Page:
The price of GLP-1 agonists tends to be higher compared with most other medicines for treating type 2 diabetes. Though they are expensive, assistance programs may be available to help reduce the cost, and most insurances cover the majority of the cost, including those with Medicaid or Medicare Part D.
What are the side effects of GLP-1 agonists?
Some people experience digestive side effects when using GLP-1 agonists, such as nausea, vomiting, diarrhea, feelings of early fullness, reduced appetite, and abdominal cramps. When starting these medicines, your healthcare professional will usually start you at a low dose. They may slowly increase your dose until you reach the right amount to help you manage your diabetes and tolerate these side effects, which usually improve with time.
There are a few rare additional side effects:
Severe allergic reactions have been reported with GLP-1 agonists. In the event of an allergic reaction, stop using the medicine and seek emergency medical assistance.
If you have a personal or family history of thyroid tumors (specifically medullary thyroid carcinoma), make sure your healthcare professional knows; this type of cancer is rare and the overall risk is considered low.
Note: it was once thought that GLP-1 agonists could lead to pancreatitis (inflammation of the pancreas); however, real-world analyses have since shown no association between the two.
GLP-1 agonists aren’t likely to cause low blood sugar levels or hypoglycemia when used alone; if you are taking other medicines (insulin, or a drug that stimulates insulin release), dose adjustments may be needed to reduce your risk of hypoglycemia.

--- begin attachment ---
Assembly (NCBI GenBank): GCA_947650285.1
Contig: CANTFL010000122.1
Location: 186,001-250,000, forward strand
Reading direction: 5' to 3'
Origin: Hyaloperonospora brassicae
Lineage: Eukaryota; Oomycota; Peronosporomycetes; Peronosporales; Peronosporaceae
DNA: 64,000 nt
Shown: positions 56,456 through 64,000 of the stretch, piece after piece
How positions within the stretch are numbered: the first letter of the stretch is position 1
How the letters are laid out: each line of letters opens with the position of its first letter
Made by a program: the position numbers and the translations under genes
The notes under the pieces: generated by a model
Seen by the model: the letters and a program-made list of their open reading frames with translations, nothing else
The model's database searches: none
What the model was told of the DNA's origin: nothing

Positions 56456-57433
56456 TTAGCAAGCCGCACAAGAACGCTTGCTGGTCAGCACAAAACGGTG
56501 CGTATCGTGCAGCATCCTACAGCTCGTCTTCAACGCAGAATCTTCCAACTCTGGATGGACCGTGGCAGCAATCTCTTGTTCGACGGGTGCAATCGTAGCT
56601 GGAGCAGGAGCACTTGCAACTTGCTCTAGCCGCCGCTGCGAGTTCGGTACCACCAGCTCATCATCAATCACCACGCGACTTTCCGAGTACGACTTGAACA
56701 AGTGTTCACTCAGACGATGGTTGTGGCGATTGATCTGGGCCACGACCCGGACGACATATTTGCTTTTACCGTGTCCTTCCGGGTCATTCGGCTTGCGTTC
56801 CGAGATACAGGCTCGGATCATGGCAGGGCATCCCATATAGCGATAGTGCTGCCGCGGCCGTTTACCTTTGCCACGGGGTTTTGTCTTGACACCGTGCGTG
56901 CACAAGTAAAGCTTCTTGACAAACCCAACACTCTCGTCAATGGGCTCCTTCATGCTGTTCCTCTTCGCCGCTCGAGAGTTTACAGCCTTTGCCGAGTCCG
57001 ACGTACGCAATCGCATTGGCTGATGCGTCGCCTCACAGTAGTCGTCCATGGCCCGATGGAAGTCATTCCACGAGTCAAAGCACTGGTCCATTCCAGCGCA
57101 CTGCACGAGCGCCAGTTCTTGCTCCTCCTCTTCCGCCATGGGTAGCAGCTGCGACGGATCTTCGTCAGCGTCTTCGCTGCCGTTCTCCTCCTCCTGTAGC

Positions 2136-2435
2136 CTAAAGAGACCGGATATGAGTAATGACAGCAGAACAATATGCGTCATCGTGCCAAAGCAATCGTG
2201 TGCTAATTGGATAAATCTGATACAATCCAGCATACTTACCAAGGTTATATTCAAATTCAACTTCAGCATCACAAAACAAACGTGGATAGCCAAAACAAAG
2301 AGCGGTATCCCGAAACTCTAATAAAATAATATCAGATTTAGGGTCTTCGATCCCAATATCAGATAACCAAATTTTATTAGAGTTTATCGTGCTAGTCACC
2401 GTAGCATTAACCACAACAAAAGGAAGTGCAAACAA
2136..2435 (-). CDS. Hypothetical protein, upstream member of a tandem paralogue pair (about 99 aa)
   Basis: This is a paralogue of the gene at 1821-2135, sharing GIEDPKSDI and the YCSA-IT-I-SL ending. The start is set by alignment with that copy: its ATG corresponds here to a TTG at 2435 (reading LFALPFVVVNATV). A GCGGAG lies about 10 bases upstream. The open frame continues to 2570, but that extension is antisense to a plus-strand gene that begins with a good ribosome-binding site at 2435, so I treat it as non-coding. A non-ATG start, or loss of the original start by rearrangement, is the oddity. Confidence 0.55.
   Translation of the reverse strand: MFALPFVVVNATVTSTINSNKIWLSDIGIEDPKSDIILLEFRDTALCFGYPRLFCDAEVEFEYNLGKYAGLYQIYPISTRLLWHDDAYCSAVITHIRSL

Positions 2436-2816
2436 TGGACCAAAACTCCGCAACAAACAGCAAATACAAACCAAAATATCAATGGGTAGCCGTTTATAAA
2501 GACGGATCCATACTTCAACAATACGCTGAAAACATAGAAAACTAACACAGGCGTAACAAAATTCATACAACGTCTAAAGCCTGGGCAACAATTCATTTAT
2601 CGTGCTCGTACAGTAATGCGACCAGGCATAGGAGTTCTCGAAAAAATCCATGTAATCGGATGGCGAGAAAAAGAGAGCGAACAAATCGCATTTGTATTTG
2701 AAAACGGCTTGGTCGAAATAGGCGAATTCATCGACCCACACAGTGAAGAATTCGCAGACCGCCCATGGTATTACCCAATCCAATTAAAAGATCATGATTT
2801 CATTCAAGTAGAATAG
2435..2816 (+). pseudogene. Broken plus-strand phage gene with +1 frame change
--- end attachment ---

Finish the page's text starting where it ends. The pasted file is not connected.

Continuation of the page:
Do GLP-1 agonists support heart health?
The American Diabetes Association strongly recommends the use of GLP-1 agonists for persons with type 2 diabetes who have already had a heart attack or who are at very high risk of heart disease, regardless of their A1C values. This recommendation is based on the findings of several clinical studies evaluating the effects of GLP-1 agonists on heart health. Ozempic, Rybelsus, Trulicity, and Victoza are the medicines in this class that have been shown to reduce major heart problems, including heart attacks, strokes, and heart-related deaths. These medicines were studied in people with type 2 diabetes who also had heart disease or were at high risk for heart disease.
Beyond heart health, GLP-1 agonists have also been shown to help the kidneys in people with type 2 diabetes and kidney disease. Learn more about diabetes and kidney disease, or read about the American Diabetes Association’s GLP-1 treatment recommendations for heart and kidney health.
What’s the bottom line?
There are many ways you can reduce your risk of heart disease and promote heart health while living with diabetes (you can learn more ways here). You and your healthcare team should determine what strategies are best for reducing your risk of heart disease. According to the most recent treatment guidelines, GLP-1 agonists may be most appropriate for people with type 2 diabetes who are at a high risk for heart disease or who already have heart disease.
Mary Barna Bridgeman, PharmD, BCPS, BCGP is a Clinical Professor at the Ernest Mario School of Pharmacy at Rutgers University. She practices as an Internal Medicine Clinical Pharmacist at Robert Wood Johnson University Hospital in New Brunswick, New Jersey.
This article is part of a series to help people with diabetes learn how to support heart health, made possible in part by the American Heart Association and American Diabetes Association’s Know Diabetes by Heart initiative.